Front Cover

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Title Page, Copyright

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Contents

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pp. v-vi

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1. The Development and Evolution of High-Risk Writing Instruction

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pp. 1-20

The 1960s found U.S. mainstream colleges and universities presiding over an overwhelmingly white student body. Studies from the time period reveal that mainstream four-year institutions had an African American population of roughly 2 percent (Egerton, State Universities 6) and a combined population of “other” races and ethnicities ...

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2. The Late 1960s and Early 1970s: Coming to Terms with Racial Crisis

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pp. 21-55

The decade of the 1960s found the Civil Rights Movement turning in an increasingly urgent and confrontational direction. Sociologists and CUNY Open Admissions researchers David E. Lavin and David Hyllegard have argued that this period witnessed “increasing militancy [within] the civil rights movement. ...

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3. The Mid-1970s: Literacy Crisis Meets Color Blindness

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pp. 56-85

The mid-1970s found many in the United States increasingly worried that societal troubles—the war in Vietnam, the pending energy crisis, the Watergate scandal, and other woes—were threatening the status of the country as the “hegemonic power of the West” (Genovese 61) ...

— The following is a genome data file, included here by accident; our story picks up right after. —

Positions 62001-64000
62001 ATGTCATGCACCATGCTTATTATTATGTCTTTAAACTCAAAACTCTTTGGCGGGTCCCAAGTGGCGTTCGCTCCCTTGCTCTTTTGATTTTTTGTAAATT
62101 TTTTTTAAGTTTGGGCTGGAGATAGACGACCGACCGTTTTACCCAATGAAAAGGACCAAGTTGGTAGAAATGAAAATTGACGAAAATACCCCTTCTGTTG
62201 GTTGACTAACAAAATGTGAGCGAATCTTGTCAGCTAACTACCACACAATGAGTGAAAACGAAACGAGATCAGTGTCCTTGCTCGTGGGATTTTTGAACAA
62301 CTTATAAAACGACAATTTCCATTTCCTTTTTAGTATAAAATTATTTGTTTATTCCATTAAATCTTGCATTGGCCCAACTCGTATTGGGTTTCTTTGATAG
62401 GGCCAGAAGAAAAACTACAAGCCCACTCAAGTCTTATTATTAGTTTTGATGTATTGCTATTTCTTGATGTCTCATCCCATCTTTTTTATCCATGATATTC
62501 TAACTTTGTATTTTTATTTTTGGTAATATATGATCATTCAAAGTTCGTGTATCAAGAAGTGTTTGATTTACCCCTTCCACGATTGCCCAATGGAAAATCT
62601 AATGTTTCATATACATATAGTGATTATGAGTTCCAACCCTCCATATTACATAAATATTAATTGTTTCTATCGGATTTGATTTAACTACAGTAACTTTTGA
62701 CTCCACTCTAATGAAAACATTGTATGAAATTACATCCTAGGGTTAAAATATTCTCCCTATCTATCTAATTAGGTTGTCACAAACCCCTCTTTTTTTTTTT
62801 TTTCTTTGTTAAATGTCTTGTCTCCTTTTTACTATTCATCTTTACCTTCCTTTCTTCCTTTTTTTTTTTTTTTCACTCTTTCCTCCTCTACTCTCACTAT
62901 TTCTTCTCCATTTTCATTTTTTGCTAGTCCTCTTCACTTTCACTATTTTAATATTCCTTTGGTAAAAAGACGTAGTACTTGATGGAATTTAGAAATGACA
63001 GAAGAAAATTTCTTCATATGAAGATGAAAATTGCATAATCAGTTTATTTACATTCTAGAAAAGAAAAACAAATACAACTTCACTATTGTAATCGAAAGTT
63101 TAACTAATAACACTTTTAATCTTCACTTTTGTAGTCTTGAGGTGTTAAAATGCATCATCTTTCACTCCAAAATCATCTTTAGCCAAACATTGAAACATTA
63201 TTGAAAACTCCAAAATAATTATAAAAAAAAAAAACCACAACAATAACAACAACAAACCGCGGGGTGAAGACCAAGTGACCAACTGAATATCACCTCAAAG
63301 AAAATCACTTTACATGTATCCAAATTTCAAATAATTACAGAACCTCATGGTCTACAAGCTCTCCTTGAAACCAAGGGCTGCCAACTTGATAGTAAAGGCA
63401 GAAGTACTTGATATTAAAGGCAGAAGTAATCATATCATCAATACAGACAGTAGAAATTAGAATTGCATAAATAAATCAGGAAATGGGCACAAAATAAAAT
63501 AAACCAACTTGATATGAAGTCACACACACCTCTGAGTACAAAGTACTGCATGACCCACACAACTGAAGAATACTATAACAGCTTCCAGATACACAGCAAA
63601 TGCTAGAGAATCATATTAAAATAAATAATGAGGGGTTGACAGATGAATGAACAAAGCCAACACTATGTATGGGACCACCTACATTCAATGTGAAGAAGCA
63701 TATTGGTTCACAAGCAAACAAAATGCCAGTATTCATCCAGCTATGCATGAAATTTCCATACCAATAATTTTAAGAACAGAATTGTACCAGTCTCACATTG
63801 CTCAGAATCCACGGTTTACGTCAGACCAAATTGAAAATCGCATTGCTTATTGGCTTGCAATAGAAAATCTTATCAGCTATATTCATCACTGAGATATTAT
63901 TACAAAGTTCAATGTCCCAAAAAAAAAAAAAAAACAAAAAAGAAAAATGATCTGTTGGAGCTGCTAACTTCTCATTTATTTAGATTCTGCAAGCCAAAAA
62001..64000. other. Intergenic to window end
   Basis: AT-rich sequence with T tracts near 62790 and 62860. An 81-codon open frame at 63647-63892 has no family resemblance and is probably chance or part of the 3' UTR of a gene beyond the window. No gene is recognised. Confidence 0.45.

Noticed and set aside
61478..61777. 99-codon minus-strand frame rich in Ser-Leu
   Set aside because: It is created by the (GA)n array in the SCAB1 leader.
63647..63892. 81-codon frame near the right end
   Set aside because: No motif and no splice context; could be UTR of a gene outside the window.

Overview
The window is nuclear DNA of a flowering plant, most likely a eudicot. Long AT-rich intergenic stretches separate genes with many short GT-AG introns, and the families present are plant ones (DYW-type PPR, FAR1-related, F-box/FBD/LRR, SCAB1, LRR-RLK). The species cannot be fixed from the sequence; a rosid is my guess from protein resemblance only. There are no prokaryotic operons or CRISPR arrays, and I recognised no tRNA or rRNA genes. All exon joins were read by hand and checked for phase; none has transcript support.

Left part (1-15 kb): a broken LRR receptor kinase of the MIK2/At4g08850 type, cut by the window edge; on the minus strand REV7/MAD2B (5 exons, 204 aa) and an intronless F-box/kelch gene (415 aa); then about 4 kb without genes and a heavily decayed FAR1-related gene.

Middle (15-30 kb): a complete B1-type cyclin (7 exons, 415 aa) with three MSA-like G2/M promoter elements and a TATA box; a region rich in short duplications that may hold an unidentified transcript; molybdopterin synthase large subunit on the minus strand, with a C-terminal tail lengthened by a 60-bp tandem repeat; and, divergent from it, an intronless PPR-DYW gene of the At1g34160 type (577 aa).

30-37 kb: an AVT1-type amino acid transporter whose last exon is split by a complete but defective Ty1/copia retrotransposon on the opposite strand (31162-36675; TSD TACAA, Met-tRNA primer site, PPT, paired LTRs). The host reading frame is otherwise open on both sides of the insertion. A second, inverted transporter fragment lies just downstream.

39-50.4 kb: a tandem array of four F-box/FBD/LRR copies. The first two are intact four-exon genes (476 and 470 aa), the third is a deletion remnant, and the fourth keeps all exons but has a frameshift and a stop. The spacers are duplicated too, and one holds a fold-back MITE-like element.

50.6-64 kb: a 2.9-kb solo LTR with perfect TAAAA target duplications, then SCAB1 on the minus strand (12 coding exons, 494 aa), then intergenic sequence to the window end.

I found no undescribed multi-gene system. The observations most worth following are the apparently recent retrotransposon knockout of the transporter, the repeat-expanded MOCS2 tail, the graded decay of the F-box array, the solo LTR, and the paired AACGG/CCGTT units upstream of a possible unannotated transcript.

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4. The Late 1970s and Early 1980s: Competence Concerns in the Age of Bakke

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pp. 86-116

One of the most pressing issues facing U.S. higher education during the late 1970s and early 1980s was that of student “competence”—that is, how best to define and measure what it meant for a student to have achieved (or failed to achieve) a certain level of educational attainment or proficiency. ...

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5. The Late 1980s and Early 1990s: Culture Wars and the Politics of Identity

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pp. 117-150

Predominantly white mainstream four-year colleges and universities in the United States found themselves grappling with yet another host of important issues related to racial and cultural diversity during the late 1980s and early 1990s. These institutions were encountering widespread demands that they prepare students more effectively ...

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6. The Late 1990s to the Present: The End of an Era?

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pp. 151-178

From the late 1990s through the present day, mainstream four-year colleges and universities in the United States have been forced to respond to a powerful pressure to pursue institutional “excellence.” Greene and McAlexander characterize this pressure as prompting four-year institutions to begin “raising admissions standards, ...

Notes

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pp. 179-192

Works Cited

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pp. 193-212

Index

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pp. 213-220

Back Cover

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